Fellow Texan Carolyn Wonderland makes a guest appearance on slide guitar during the double shuffle ‘Mojo Boogie’ and adds her vocal skills to the smooth soulful sing-along ‘Wee Baby Blues.’ The poetic social commentary of ‘Ghetto Woman’ was a hit for both B.B. and Freddie King in the early 70’s and Turner’s emphatic reading conveys the power of the lyrics that feel so pertinent once again in today’s heated racial climate. The set ends with Turner pouring his heart into the slow blues anthem ‘Same Old Blues,’ a final emotion-filled eulogy for his dearly departed soul mate, who literally saved his life on many occasion and deserves his place among the Kings of the Blues.

Rick J Bowen


A veteran musician for over 60 years, Benny Turner has played everywhere from the Chitlin’ Circuit, to Europe, Japan, Australia, and all points in between. Content to be a sideman in support of the many giants he has worked with, it wasn’t unti 2010 that Benny took his rightful place in the spotlight on center stage, to the delight of blues fans worldwide.

Born in Gilmer, Texas, Benny and his older brother, blues legend Freddie King, learned to play guitar from their mother, Ella Mae (King) Turner and her brothers Leon and Leonard King.

During the late 50’s Benny played guitar with gospel group, The Kindly Shepherds, and is on a handful of their recordings for the Nashboro label (guitar and background vocals) from that time. He was also playing bass with Freddie King at legendary Chicago clubs such as the Squeeze Club and Walton’s Corner. While at Walton’s Corner, Benny met R&B singer Dee Clark, and was invited to join him on the road. Within a few days, his first exposure to touring and life on the road began, at none other than The Apollo Theater in New York, and continued at other legendary theaters including The Uptown Theater in Philadelphia, The Howard Theater in Washington DC and The Regal Theater in Chicago. It was an exciting time, during which Dee had his Billboard hit ‘Raindrops‘ (1961).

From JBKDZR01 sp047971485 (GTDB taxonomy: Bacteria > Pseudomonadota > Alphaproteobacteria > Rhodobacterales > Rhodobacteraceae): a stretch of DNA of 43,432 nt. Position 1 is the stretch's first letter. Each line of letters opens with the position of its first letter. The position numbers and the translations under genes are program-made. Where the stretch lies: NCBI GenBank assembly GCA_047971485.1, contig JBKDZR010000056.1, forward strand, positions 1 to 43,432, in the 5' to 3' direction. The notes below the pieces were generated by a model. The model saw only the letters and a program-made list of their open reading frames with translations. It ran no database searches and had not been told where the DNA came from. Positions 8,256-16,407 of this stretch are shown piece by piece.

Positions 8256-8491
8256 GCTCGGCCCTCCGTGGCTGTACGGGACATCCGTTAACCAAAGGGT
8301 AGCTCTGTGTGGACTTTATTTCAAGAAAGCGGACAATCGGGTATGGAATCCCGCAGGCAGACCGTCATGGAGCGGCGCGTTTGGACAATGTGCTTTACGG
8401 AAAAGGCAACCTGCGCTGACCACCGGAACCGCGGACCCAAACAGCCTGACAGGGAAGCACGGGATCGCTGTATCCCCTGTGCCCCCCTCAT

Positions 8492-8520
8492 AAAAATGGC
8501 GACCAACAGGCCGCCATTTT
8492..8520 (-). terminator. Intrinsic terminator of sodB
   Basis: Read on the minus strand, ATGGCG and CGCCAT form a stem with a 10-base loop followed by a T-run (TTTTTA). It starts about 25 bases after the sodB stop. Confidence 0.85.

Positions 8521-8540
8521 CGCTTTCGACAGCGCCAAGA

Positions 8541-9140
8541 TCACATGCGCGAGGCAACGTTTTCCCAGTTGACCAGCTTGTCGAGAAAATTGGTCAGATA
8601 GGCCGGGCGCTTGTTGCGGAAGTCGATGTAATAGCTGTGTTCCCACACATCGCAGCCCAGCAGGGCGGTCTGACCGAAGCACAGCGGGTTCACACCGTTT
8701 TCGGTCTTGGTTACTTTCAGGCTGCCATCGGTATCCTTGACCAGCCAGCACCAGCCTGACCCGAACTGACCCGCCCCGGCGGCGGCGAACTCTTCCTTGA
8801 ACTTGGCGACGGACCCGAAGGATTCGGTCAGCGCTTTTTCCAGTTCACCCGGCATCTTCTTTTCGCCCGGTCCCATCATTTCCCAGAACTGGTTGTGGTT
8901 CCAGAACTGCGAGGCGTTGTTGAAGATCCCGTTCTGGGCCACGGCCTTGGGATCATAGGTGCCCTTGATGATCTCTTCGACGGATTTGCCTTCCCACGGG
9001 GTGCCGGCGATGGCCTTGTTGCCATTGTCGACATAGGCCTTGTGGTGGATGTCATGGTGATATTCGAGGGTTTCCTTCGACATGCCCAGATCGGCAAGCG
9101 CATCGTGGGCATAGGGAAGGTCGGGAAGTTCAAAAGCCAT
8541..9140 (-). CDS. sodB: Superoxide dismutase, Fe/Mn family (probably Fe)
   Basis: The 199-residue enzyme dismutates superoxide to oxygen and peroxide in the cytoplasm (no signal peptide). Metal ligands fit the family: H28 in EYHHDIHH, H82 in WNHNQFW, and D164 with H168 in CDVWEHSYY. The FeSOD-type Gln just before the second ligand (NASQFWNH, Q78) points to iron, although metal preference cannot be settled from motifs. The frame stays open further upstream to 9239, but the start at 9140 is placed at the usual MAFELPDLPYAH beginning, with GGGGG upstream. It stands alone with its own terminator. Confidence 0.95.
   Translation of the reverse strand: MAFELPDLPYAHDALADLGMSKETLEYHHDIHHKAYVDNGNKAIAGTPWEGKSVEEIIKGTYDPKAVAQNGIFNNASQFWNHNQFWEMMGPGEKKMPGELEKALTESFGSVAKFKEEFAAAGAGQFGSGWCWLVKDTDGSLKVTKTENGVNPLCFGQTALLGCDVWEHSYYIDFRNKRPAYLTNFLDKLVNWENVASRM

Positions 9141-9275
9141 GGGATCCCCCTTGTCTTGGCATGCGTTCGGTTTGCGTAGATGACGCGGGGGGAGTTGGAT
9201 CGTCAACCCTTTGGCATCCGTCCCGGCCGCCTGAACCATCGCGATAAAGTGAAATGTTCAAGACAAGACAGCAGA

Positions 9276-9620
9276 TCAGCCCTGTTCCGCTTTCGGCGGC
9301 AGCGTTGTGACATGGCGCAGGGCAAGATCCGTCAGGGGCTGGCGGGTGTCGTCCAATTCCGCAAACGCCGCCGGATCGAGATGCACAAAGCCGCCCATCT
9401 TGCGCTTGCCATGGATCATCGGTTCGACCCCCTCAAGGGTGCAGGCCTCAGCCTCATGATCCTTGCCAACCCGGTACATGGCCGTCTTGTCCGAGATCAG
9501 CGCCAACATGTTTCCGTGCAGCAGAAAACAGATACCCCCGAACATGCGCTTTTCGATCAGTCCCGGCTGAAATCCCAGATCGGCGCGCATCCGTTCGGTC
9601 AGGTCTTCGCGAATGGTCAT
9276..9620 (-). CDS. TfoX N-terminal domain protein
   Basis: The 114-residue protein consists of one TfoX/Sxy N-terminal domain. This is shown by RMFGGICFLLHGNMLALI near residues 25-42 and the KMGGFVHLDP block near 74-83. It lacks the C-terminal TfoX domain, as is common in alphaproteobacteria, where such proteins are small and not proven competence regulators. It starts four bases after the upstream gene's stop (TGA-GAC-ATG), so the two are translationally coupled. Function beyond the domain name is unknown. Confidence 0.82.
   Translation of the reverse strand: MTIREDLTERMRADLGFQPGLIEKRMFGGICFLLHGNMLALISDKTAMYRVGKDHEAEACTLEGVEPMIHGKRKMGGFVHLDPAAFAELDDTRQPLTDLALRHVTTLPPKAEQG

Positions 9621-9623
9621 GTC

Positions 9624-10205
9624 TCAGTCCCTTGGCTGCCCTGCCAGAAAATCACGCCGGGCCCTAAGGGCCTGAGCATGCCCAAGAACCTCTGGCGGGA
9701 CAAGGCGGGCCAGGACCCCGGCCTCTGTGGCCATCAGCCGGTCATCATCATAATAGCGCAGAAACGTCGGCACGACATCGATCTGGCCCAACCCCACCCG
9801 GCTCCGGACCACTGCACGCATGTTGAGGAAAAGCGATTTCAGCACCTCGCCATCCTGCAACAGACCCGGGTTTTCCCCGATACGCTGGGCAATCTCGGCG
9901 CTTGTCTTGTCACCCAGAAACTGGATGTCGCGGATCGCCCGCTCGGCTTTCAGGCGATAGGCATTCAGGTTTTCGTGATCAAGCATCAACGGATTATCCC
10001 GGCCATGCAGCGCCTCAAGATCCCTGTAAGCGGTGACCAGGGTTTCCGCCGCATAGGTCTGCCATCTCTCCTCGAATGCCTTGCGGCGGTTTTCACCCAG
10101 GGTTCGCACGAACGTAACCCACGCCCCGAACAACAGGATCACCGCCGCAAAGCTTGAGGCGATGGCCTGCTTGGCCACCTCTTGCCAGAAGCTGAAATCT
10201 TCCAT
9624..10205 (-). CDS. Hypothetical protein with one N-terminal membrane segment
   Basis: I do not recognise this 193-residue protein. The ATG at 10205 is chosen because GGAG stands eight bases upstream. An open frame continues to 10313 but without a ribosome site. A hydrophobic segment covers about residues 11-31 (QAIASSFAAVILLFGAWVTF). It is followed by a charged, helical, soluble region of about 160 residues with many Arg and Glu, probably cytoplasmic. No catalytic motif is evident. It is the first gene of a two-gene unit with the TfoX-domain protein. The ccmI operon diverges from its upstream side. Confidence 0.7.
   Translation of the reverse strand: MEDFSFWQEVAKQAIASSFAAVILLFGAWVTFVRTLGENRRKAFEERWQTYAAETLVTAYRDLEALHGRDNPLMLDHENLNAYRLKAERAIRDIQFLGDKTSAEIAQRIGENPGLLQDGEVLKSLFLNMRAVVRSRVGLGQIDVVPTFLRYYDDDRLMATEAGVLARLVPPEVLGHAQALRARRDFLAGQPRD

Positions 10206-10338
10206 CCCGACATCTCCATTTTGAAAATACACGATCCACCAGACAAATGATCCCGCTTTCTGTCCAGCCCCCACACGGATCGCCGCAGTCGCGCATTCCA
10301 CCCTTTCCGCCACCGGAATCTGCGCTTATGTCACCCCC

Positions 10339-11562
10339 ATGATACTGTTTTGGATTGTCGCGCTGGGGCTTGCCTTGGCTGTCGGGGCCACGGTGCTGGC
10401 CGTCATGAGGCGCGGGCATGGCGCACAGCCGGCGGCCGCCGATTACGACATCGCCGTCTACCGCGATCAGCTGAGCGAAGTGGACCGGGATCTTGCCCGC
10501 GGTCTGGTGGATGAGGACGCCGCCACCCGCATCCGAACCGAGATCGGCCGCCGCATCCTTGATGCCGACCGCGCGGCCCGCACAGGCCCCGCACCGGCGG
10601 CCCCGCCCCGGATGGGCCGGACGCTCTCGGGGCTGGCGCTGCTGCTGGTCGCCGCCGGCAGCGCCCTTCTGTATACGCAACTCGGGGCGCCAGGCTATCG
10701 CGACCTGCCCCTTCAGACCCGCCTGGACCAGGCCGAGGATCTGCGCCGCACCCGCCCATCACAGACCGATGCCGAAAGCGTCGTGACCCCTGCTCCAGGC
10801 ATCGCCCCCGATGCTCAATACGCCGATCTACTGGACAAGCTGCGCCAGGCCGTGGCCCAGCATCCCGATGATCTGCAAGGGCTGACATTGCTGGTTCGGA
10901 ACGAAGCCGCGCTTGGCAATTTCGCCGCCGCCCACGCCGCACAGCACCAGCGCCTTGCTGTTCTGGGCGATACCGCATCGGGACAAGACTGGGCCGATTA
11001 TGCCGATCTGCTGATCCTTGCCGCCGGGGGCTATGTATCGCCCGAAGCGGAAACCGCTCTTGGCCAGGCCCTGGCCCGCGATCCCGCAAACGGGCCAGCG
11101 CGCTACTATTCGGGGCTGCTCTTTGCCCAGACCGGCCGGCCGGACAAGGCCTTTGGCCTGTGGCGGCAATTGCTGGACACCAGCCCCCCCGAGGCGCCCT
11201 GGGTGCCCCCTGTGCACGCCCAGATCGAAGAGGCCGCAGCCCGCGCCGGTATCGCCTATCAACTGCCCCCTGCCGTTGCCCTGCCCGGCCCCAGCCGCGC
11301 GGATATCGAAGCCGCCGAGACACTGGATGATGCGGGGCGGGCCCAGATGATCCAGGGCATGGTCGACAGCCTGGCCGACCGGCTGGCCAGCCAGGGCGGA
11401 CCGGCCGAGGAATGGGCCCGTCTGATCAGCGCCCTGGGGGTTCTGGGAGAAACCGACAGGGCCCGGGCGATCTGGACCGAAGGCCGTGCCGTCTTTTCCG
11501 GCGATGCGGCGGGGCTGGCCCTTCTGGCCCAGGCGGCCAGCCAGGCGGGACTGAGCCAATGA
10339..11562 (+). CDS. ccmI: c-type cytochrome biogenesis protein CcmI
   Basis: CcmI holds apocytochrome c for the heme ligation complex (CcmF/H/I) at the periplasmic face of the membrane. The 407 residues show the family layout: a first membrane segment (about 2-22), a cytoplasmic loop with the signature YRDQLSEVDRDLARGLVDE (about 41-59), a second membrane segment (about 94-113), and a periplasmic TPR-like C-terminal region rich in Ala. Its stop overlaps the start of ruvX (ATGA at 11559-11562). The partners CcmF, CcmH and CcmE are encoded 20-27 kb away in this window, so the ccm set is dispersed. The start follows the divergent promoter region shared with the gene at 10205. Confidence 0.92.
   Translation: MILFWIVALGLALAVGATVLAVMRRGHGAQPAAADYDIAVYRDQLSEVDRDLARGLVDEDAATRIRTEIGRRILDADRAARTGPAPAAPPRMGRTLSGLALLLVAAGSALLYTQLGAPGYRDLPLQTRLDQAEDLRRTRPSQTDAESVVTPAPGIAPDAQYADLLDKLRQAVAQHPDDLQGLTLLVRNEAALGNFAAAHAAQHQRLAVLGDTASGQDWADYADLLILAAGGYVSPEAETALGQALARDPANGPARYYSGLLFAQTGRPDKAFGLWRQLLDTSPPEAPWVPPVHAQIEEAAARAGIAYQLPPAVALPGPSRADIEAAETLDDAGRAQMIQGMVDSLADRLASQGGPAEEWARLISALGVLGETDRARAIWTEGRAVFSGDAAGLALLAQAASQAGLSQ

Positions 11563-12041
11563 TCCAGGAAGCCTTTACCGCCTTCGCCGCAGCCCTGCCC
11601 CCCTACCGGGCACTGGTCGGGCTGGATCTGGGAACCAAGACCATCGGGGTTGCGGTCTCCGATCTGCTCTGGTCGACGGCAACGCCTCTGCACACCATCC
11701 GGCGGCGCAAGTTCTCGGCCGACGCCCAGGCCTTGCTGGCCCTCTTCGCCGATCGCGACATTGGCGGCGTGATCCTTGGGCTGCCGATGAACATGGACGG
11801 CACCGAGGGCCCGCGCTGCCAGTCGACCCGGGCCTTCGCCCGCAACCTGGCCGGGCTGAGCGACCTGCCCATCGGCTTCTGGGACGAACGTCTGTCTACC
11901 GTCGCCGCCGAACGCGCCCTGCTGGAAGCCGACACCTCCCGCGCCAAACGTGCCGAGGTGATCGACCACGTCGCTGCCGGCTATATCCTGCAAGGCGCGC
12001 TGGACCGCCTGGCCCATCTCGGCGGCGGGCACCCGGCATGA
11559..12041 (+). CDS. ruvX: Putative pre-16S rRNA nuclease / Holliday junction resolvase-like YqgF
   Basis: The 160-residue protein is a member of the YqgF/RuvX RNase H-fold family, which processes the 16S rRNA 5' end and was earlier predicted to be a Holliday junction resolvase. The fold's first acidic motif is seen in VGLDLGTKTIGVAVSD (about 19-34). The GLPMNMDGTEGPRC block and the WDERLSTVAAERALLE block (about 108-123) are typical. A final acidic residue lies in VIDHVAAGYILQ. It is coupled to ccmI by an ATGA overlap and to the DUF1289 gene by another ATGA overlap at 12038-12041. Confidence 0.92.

While on the road, Benny met Leroy Crume and Richard Gibbs, of the Soul Stirrers, and was invited to join their tour. At that time, electric bass was unheard of in gospel music and it was controversial within the band, but the group’s manager, Jesse Farley, recognized his potential contribution and hired Benny. That pioneering move laid the groundwork and inspiration for the gospel music of today, in which bass guitar plays an integral role.